Cheaty Tennis For More Than Two: Tennnes

The extra N is for all the times you'll cry 'Nnnoooo!'

A very cool and exciting thing happened in indie games in 2011. Unfortunately for most, it was largely confined to far-away events, people’s friend’s houses, pubs, bars, and other dark rooms. Oh, but what wonderful games the local multiplayer minimalist sports game craze brought! Hokra, Tennnes, and others inspired by these that I saw in aforementioned dark rooms, demoed on laptops and shown in videos on phones, and whose names I’ve forgotten. Some are finally coming to light.

Minimalist arcade tennis Tennnes launched for the hoi polloi yesterday, with a pricing model as quirky as its fondness for N. It costs $20 (£12.50), but you’re allowed to give it to yer pals for free.

Created by Jan Willem Nijman, who you might know as one half of the mighty Vlambeer, Tennnes looks like super simple tennis but becomes so complex by allowing an awful lot of cheating. You can serve the ball then run up and hit it again, for example, or scamper on over to the other side of the net to cause trouble and confusion.

Don’t read my guff though, here’s how top game man Bennett Foddy explained it when offering Tennnes as a bonus for the Sportsfriends Kickstarter (Sportfriends — that’s another with several 2011 local multiplayer sporting champs, and also due this year):

It’s almost as visually minimalistic as Pong, and it has very simple pick-up-and-play controls like Virtua Tennis, but it’s tactically much deeper than either of those games. It lets you take wild liberties with the rules – for example, you can lob the ball out of court, then catch up to it and hit it back in. You can run around the net and hit the other guy’s ball before he can serve it, causing him to fault. Forget serve-and-volley: you can run up to the net and *jump it*, bringing the game to the other player. Somehow JW managed to balance the game so that no matter how much you break the rules, the game stays balanced and incredibly competitive.

It really is quite delightful. Gather a few friends, pool a few dollars, and grab it on

Here are those nice Idle Thumbs boys getting to grips with Tennnes a few years back:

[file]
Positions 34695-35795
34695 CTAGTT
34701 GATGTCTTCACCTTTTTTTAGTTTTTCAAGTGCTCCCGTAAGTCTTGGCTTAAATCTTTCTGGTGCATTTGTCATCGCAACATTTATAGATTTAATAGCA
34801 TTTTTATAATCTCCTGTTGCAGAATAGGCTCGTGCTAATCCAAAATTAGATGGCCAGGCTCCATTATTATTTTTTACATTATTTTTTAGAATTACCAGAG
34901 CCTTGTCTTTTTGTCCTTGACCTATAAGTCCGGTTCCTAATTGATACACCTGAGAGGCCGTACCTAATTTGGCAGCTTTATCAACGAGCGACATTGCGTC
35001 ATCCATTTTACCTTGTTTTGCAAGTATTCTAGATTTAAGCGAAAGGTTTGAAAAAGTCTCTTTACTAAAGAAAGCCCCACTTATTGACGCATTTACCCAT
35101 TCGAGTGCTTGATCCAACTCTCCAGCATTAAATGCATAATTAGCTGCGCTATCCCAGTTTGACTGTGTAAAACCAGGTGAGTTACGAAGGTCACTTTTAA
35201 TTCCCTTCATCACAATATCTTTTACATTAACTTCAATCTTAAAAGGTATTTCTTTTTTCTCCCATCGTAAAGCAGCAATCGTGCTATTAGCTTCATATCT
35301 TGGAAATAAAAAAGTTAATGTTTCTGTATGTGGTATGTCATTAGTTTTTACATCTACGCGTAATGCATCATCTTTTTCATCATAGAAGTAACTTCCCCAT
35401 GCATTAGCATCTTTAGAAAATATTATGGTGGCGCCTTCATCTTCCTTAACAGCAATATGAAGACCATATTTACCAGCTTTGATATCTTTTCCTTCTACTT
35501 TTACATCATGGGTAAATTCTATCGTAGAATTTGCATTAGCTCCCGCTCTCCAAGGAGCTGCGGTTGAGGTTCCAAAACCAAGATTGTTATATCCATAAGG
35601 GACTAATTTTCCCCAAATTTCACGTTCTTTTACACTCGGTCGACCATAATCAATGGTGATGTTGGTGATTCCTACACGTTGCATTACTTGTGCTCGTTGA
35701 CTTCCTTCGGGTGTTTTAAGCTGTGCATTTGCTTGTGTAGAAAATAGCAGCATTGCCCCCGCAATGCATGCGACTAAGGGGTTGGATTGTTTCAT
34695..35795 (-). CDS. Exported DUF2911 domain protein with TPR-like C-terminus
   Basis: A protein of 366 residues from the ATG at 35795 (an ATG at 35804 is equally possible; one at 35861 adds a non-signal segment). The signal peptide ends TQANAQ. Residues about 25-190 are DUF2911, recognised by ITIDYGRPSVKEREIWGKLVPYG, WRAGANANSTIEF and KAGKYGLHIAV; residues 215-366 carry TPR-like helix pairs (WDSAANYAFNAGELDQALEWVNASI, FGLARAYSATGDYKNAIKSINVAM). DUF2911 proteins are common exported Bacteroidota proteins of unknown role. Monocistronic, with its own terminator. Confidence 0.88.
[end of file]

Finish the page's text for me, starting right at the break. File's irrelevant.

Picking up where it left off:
1. MrFinnishDude says:

    If cheating is an integral part of a game, is it still cheating?

  2. Garou says:

    In the video, the scoring is different to tennis. It is ordered by player position, rather than by who is serving. This is obviously one of the smaller differences, but for some reason it annoys me.

    Game looks fun though.

  3. paranoydandroyd says:

    Tennes looks amazing. Kinda reminds me of Niddhog.

    Also, saying “the hoi paloi” is like saying “ATM machine” or “PIN number.” For whatever that’s worth. Which isn’t much.

    • Alice O'Connor says:

      The Chicago Manual of Style is fine with “the hoi polloi”, as modern culture is so far past the Greek root meaning anything to most people. The Guardian uses it too, though I realise that’s somewhat less impressive a name to throw around during talk of correctness.

      • Monggerel says:

        I jest call ’em peasants.
        How appropriate that I grew up driving tractors and tiny ancient motorbikes.

      • Geebs says:

        What about modern Greek culture?

      • frogulox says:

        Is it not the same anyway? The issue with pin number and atm machine being an expansion of the already shortened. I dont know greek of latin characters or origins though and a brief search didnt show me how hoi palloi is the same thing. Happy to be educated though, regardless of current usage.

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      particlese says:

      I’m really pleased with this game now since:
      -it just sounds amazing
      -with this article and these posts, I gained a new phrase and an arguable excuse to smile if someone else uses it
      -I discovered a previously-hidden pun in Caddyshack due to the same

    • Geebs says:

      Or the band “the The”

  4. Beard_Arthur says:

    Looks REALLY fun, but I can’t justify the $20 for it. I almost did a double-take when I saw the price tag.

  5. Zankman says:

    Looks really fun, but, for 20$?

    No Online MP, which I always cite as the make-or-break feature?


  6. hjd_uk says:

    Pricey. ( first random game i thought of ) Don’t Starve is cheaper than that (on Steam).
    The name is annoying too :) Needs a hyphon. I can’t see anythign but “Tens” but with loads of emphasis on the ‘n’s.

  7. elderman says:

    I can’t find any indication of what system the game will work on. Usually that means Windows only, but sometimes a thing runs in an interpreter that operates cross-platform.

    It’d would be nice to have a Linux version.

  8. Brumisator says:

    Uhmm…this is pong. How is nobody noticing that this is pong? Oh but you can move all around the place, you say? Well so could you in dozens of pong games in the 1970s.

    I’m supposed to pay 20 dollars for pong? What the f*pong*?

    • Alan Hazelden says:

      This really isn’t Pong. You should convince a less-judgemental friend to get it and play it with you, and then maybe you’ll understand the difference.

    • HilariousCow says:

      It’s a hell of a lot better than pong.

      You’re probably thinking “the emperor has no clothes” on this one. And I’d understand why if you only experienced it as a screen shot or videos. But as alan says, you get in the right mind set for this, and it’s up there with samurai gunn for an enjoyable local multiplayer time. The controls allow real finesse. The willingness to bend the rules allow for strategies that i won’t go into, because in this case, they’re practically spoilers… not figuring them out for yourself would remove the exploratory joy of playing it.

      No comment on the pricing. I just find that interesting, and not unjustified from some perspectives. I bought it because I had already played the alpha, and fell in love with the feel of it.